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recently I heard an astronomer on the radio claim that the supernova we have observed in our own galaxy lasted about 6 months, while in distant galaxies they last about 7-8 months, due to relativity and the expanding universe. He didn't give any references. Just to be clear, I don't mean to imply that he implied the actual duration was different, but that it only appeared different because of expansion.

I've found records of supernova, but only 1 mentioned how long it lasted, the first recorded one was said to last 8 months according to wikipedia. Can someone point me to a list that contains both the location and duration of supernova's .

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1 Answer 1

I would expect that the further away a supernova is, the "longer" we observe it will be active because of an increased red shift. Objects in the universe that are further away are generally going away from us faster than objects that are close, hence the increased red shift. This increase in time due to redshift is very similar to the Doppler effect, where a siren is high pitched (and faster) when approaching you (e.g. blue shift with light), and low pitched (and slower) when going away from you (e.g. red shift with light). The faster the siren is moving away, the more the effect (both lower pitch and longer time) will be increased, likewise with light.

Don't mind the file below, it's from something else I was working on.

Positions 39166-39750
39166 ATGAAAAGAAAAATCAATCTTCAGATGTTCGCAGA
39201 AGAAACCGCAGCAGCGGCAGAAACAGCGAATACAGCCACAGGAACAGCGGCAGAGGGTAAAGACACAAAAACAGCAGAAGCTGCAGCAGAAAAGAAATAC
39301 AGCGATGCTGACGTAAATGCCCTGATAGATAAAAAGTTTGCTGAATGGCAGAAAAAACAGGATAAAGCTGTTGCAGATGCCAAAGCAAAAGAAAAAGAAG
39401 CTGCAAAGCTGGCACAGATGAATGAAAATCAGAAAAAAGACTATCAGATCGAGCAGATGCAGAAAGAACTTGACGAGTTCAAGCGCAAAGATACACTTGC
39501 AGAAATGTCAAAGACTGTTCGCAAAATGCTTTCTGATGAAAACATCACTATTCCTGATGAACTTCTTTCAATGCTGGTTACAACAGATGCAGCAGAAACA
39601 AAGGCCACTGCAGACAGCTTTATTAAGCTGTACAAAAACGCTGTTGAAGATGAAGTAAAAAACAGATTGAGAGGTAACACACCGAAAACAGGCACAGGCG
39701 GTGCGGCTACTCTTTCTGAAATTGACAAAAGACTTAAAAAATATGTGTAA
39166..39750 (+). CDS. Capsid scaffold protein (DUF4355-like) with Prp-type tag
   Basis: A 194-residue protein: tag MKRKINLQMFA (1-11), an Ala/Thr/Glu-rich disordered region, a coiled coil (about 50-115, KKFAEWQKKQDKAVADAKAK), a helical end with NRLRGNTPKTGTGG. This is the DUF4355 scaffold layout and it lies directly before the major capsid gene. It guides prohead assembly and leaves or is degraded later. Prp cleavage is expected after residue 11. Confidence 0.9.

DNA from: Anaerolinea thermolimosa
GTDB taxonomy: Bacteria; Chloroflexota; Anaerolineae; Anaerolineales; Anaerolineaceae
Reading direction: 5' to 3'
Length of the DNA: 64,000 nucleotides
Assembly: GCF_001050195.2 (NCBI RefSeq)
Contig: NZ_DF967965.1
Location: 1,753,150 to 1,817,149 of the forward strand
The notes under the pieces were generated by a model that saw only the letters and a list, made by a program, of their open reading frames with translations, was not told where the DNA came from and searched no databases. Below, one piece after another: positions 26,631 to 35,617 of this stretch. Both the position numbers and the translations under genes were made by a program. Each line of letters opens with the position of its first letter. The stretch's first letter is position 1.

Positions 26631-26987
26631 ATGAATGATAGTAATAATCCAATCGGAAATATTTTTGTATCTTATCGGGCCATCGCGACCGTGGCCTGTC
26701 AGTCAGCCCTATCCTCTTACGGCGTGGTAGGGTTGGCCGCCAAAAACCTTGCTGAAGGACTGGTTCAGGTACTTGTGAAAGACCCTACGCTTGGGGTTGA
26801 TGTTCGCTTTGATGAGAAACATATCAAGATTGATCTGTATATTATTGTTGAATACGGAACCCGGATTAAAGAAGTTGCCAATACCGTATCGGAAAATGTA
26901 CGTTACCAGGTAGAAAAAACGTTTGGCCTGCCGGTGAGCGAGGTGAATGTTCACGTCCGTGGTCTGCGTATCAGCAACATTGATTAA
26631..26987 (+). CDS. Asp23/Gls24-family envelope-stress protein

Here are some sources that may help with what you are looking for (although I haven't been able to find a list exactly like you are looking for):

http://www.wolframalpha.com/input/?i=supernova

http://en.wikipedia.org/wiki/Supernova#Light_curves

http://en.wikipedia.org/wiki/Cosmic_distance_ladder#Type_Ia_light_curves

http://curious.astro.cornell.edu/question.php?number=49

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